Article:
Having conceded a miserable 48 goals in 2014/15, Liverpool desperately need to reorganise their defence this summer; with just 52 goals scored, this high concession rate contributed hugely to their Premier League downfall.

The addition of Clyne, and the continued progression of Alberto Moreno in his second season at left-back—perhaps aided by a low-key, experienced signing as backup in that position—will help.

But more importantly, Liverpool need to solidify their defensive spine in this transfer window.

Between them, regular centre-backs Martin Skrtel and Dejan Lovren made 11 defensive errors in the Premier League last season, which is 36 percent of the team’s total.

Shaky when confronted with any real physical challenge and largely unprotected from midfield, Skrtel and Lovren struggled as a partnership.

The reintroduction of Mamadou Sakho towards the end of 2014, at Lovren’s expense, saw Liverpool improve at the back, and it is the Frenchman that should be built around at the back this summer.

This should be accomplished with the addition of a new right-sided centre-back and a shielding defensive midfielder.


Provide Philippe Coutinho With Support

WEST BROMWICH, ENGLAND - Saturday, April 25, 2015: Liverpool's Philippe Coutinho Correia in action against West Bromwich Albion FC during the Premier League match at the Hawthorns. (Pic by David Rawcliffe/Propaganda)

The one brightest positive for Liverpool supporters in 2014/15 was the form and development of Philippe Coutinho in the central playmaking role.

Having signed a new contract with the Reds until 2020, Coutinho should be the focal figure in Liverpool’s advance towards success in the future—but he can’t do it alone.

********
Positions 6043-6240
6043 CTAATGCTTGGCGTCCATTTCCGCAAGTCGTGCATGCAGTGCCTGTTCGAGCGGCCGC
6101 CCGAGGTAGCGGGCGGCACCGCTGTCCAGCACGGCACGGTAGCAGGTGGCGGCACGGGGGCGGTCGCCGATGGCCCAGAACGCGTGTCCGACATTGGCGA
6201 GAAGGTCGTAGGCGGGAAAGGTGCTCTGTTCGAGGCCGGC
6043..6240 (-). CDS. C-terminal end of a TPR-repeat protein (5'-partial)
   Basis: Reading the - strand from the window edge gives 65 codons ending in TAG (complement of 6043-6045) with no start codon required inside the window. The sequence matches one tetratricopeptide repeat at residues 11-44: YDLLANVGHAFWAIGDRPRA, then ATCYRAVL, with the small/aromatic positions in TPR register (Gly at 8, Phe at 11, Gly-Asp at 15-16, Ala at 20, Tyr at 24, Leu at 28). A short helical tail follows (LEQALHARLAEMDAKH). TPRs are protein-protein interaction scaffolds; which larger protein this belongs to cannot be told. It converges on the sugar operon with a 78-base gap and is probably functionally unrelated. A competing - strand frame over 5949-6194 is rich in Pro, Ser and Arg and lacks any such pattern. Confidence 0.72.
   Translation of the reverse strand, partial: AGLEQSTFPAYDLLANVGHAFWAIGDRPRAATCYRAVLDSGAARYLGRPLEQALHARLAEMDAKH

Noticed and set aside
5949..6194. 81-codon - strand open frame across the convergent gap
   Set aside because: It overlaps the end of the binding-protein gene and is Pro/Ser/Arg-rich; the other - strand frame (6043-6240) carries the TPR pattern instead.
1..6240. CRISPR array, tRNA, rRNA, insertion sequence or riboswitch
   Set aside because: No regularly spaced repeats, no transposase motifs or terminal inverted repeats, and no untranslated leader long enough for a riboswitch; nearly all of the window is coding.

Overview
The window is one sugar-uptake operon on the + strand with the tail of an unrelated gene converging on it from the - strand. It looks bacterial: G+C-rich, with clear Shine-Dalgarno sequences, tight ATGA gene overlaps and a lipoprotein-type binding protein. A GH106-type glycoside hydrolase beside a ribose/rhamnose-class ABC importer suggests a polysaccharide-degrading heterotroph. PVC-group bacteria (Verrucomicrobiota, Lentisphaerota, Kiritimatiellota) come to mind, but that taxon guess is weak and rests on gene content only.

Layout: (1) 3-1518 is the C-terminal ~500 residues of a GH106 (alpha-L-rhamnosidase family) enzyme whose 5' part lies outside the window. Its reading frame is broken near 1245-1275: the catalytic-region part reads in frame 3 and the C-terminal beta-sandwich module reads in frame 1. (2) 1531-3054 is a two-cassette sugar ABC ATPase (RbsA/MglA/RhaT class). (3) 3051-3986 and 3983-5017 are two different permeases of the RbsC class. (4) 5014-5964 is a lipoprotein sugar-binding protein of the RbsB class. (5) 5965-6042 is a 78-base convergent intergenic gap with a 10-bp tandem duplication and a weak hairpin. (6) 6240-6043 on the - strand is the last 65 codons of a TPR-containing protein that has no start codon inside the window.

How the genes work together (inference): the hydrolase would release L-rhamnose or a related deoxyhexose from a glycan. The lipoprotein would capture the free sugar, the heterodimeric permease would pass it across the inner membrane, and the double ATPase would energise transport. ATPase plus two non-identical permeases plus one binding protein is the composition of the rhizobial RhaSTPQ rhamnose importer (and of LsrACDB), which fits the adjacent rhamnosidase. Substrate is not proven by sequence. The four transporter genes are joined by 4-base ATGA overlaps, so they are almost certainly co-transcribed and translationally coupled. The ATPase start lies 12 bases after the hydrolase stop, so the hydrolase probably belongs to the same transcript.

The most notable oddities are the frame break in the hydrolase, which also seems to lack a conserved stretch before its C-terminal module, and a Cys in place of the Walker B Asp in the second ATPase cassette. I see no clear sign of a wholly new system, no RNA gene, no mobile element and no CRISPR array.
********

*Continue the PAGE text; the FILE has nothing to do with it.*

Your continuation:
At times last season, expectedly and understandably, Coutinho went off the boil, and Liverpool struggled.

Without his creativity and vitality, Rodgers’ side looked flat and uninspired.

After having been bitten in the past when overly relying on the likes of Luis Suarez, Daniel Sturridge and Steven Gerrard, Liverpool must not make the same mistake this summer with Coutinho.

Coutinho will continue to grow into the world-class talent he has the potential to become, and could dominate the Premier League next season in terms of individual performances, but he must be provided support this summer.

This is an issue only magnified by the 23-year-old’s involvement with Brazil in the Copa America this summer—he will return fatigued and at odds with Rodgers’ demands.

Coutinho is assisted by the hardworking Willian in the Brazil side, and this should be a marker: Liverpool need another player who can provide the creative flourish when Coutinho isn’t up to the task, and intertwine with the No. 10 when he’s at his best.

Mateo Kovacic, anyone? [td_ad_box spot_id=“custom_ad_3″]


Goals, Goals, Goals

LIVERPOOL, ENGLAND - Tuesday, September 16, 2014: Liverpool's Mario Balotelli and Fabio Borini looks dejected as PFC Ludogorets Razgrad score a late equalising goal during the UEFA Champions League Group B match at Anfield. (Pic by David Rawcliffe/Propaganda)

Steadying the back line and adding to the creative ranks will go a long way to solving Liverpool’s problems this summer, but Rodgers’ side will continue to struggle if they cannot find a goalscorer or two.

Signing a top-class, experienced centre-forward is a major priority this summer.

With Mario Balotelli, Rickie Lambert and Fabio Borini all likely to be sold to the first bidder, Liverpool’s attacking ranks currently consist of the injury-prone Sturridge and untested duo Ings and Divock Origi.

Given the game-time, both Ings and Origi could target a 10-goal season in the Premier League, but Liverpool truly need a 20 or 25-goal man.

With a lack of Champions League football this could be difficult for Rodgers this summer, but as AC Milan’s likely acquisition of FC Porto forward Jackson Martinez proves, it is not impossible.

Liverpool must do whatever they can to ensure this level of signing this summer.

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Which five steps would you take to address Liverpool’s problems in the summer transfer window? Let us know in the comments below.